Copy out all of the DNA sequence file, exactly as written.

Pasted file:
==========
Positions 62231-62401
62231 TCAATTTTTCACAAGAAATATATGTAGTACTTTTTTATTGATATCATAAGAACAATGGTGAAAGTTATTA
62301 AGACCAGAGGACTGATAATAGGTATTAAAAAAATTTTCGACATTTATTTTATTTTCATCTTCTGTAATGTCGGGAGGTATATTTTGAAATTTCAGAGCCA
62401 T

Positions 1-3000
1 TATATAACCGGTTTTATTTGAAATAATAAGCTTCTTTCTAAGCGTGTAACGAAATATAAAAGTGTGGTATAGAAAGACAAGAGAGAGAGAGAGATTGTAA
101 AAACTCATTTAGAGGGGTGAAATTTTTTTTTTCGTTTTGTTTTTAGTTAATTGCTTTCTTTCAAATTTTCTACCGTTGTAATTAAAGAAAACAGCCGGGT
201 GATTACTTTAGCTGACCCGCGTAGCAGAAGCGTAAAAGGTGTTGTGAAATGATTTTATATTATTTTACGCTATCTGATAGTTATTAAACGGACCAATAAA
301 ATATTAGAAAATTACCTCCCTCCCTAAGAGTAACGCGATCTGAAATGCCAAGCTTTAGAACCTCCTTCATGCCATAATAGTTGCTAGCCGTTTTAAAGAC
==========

Positions 62231-62401
62231 TCAATTTTTCACAAGAAATATATGTAGTACTTTTTTATTGATATCATAAGAACAATGGTGAAAGTTATTA
62301 AGACCAGAGGACTGATAATAGGTATTAAAAAAATTTTCGACATTTATTTTATTTTCATCTTCTGTAATGTCGGGAGGTATATTTTGAAATTTCAGAGCCA
62401 T

Positions 1-3000
1 TATATAACCGGTTTTATTTGAAATAATAAGCTTCTTTCTAAGCGTGTAACGAAATATAAAAGTGTGGTATAGAAAGACAAGAGAGAGAGAGAGATTGTAA
101 AAACTCATTTAGAGGGGTGAAATTTTTTTTTTCGTTTTGTTTTTAGTTAATTGCTTTCTTTCAAATTTTCTACCGTTGTAATTAAAGAAAACAGCCGGGT
201 GATTACTTTAGCTGACCCGCGTAGCAGAAGCGTAAAAGGTGTTGTGAAATGATTTTATATTATTTTACGCTATCTGATAGTTATTAAACGGACCAATAAA
301 ATATTAGAAAATTACCTCCCTCCCTAAGAGTAACGCGATCTGAAATGCCAAGCTTTAGAACCTCCTTCATGCCATAATAGTTGCTAGCCGTTTTAAAGAC